Special equipment: Rubber spatula Measuring spoons Medium-size mixing bowl Wooden peel Metal peel Pizza cutter Metal dough scraper or dough cutter Thermometer 2-inch pastry brush Rolling pin (barrel pin with no handles works best) Rectangular ceramic pizza baking stone, optional Heavy duty whisk (thick wire)
To allow for more space, remove the top rack from the oven. Place the pizza stone, if using on the lower rack. Cook's Note: A cookie sheet can be used if you do not have a pizza stone but you do not have to preheat it.
Preheat the oven to 500 to 550 degrees F. Heat up the pizza stone for at least 30 minutes.
Choose an open workspace; counter or large cutting board.
Pour the warm water into the mixing bowl. Add the yeast and turbinado sugar and whisk together. Continue mixing and slowly add 4 cups flour. Mix completely. The dough should be very thick and lump free. Remove the whisk and set aside.
Place the remaining 1 cup flour on the countertop. With your hand, form a circular depression in the middle of the flour, leaving some flour on the bottom. With a rubber spatula, transfer the dough to the flour.
Using the heels of your hands, slowly knead the flour and dough together. Scrape under the dough (with the dough scraper) and add more flour underneath as necessary to prevent the dough from sticking. Add more flour as needed. Work the dough by hand so that it's not too loose or sticky. Knead in 1 teaspoon sea salt.
Continue kneading the dough for 3 minutes. Cut the dough in half with the dough scraper and examine the interior; if the dough is too soft, the "wall" will slump down. In this case, continue kneading and slowly add more flour. The dough is ready when the interior wall remains upright and vertical. If too much flour is added, the dough becomes unworkable.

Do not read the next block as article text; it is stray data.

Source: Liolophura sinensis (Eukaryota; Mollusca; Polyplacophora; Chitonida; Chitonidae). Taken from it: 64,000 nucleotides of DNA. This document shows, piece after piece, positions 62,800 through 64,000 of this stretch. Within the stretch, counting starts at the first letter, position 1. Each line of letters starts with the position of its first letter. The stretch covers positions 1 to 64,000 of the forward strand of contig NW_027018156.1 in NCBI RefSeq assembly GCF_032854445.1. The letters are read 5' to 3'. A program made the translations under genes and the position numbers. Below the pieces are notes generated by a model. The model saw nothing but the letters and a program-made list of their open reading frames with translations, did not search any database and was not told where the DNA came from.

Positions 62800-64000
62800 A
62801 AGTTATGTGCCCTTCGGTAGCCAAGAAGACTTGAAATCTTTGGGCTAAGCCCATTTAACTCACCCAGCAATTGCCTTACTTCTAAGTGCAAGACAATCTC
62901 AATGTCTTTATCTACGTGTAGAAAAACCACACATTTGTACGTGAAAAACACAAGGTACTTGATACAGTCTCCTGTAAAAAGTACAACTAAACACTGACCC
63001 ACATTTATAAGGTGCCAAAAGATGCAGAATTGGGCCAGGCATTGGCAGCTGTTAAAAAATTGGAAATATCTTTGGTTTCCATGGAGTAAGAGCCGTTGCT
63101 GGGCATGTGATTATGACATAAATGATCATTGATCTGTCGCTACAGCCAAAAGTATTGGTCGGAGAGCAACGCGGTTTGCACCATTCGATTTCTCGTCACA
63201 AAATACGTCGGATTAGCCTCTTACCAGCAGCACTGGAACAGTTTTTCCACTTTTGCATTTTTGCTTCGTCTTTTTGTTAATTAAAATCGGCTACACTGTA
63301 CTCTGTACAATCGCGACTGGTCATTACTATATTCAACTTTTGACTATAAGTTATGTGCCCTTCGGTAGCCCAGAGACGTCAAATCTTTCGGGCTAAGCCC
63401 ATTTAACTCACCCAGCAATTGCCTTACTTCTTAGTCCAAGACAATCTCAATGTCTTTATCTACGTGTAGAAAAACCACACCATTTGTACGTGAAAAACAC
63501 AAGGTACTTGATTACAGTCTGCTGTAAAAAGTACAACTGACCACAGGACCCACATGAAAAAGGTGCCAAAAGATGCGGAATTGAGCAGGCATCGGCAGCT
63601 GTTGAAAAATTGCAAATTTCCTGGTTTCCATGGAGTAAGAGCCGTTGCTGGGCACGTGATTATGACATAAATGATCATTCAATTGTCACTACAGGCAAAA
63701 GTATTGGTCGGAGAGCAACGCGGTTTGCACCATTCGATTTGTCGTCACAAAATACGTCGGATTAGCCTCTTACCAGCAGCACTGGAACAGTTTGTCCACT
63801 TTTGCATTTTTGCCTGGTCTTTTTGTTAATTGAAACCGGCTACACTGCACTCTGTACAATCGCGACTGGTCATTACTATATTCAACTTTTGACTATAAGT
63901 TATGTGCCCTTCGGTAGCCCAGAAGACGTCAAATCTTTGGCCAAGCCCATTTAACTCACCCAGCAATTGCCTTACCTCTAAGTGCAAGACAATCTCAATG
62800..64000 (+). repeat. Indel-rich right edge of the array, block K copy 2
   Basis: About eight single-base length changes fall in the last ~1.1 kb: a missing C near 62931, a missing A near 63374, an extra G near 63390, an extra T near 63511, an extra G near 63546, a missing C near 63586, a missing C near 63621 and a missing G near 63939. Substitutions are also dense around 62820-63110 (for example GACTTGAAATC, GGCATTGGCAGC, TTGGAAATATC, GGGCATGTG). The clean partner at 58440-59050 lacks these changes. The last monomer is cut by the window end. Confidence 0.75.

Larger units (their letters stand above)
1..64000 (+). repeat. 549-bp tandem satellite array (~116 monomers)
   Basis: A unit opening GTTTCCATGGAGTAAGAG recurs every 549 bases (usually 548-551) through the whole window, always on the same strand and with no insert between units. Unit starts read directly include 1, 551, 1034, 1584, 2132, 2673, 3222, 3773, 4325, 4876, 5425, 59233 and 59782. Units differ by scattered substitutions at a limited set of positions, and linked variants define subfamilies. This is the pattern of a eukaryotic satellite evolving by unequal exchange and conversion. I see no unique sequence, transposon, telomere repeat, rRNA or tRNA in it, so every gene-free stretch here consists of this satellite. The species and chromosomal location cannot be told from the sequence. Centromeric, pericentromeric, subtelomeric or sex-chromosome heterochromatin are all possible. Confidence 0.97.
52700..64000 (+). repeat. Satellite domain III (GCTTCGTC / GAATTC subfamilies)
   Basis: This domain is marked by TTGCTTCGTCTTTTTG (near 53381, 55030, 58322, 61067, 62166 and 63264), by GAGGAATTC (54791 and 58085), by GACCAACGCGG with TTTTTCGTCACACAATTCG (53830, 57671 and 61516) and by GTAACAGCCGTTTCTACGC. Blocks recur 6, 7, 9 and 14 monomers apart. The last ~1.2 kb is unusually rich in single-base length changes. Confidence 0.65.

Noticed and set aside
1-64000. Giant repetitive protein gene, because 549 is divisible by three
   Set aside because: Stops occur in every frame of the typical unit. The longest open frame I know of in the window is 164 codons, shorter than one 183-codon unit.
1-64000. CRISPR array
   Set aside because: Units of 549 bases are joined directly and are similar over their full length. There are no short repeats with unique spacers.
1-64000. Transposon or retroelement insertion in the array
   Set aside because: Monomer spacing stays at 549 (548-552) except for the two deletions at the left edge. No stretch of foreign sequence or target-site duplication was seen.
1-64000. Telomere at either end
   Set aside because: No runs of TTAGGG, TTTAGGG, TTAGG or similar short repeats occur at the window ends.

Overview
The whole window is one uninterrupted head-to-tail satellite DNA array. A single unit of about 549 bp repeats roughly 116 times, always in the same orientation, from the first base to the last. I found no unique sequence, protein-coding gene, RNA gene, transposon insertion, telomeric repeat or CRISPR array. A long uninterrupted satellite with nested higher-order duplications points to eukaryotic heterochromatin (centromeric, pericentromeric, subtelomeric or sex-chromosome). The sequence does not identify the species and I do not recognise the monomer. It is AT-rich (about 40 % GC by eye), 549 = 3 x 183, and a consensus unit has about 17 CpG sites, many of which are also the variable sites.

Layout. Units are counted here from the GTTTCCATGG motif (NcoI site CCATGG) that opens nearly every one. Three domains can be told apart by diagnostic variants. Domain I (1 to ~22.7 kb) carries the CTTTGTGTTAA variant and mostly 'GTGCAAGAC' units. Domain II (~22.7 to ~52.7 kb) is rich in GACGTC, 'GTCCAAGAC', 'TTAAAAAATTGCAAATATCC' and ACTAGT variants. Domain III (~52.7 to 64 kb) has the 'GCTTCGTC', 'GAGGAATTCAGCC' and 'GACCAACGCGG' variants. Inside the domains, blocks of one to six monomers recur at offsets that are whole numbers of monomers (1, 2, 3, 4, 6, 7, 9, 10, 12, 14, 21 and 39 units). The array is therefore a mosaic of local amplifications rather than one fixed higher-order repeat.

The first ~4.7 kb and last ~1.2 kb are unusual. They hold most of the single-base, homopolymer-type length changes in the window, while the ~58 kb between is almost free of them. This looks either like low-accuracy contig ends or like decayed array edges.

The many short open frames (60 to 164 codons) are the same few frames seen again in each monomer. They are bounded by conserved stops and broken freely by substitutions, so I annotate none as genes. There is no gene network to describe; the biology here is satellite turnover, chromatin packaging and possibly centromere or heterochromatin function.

Cut the dough in 4 equal portions and shape each into a ball. With the pastry brush and olive oil, coat a tray or plate with a light coating of olive oil. Place the dough balls on it and paint each dough ball with a light layer of olive oil. Allow the dough to rest (proof) at room temperature for approximately 20 to 30 minutes.
To form the pizza, roll out the dough ball on a floured surface with the rolling pin. Sprinkle additional flour on top of the ball to keep it from sticking. To make a round pizza, continuously flip the pizza "skin" over and over as you roll it. The crust will get thinner and thinner as you go. Add a little flour to both sides if needed to avoid any sticking. Fix any holes by pinching the dough back together.
When the pizza is about 14-inches wide, rub a micro layer of flour across the top of the skin, then flip it over and onto the wooden peel. If you do not have a peel, use a cookie sheet. Shake the peel to make sure the skin slides easily. If not, add additional flour and repeat.
Decorate the pizza with a thin layer (1/8-inch) of quality sauce. Leave a 1-inch border (the cornicione or crust) at the outer edge. Distribute a light layer of your favorite cheeses, including mozzarella on top. Add the precooked meats or raw vegetables, if using on top of the cheese. Garnish the pizza with a pinch of freshly chopped parsley and dried Italian herbs. Overall, the fewer the toppings the better: less is more.
Carefully pat down all of the toppings so they won't slide around and test-shake the pizza to make sure it will slide off the peel. Shake the peel again a bit as you slide the pizza onto the preheated pizza stone. Cook the pizza for 8 to 15 minutes or until the cornicione is golden brown. Remove the pizza with the metal peel and let it cool for a minute or two before cutting and serving.
If you are using a cookie sheet, it is not necessary to preheat it. Paint a light layer of olive oil on top of the sheet, and place the skin on it. Then add sauce, cheese and toppings.
This recipe was provided by a chef, restaurant or culinary professional. It has not been tested for home use.
Recipe courtesy of Marshall Jett and Errin Byrd, Veraci Pizza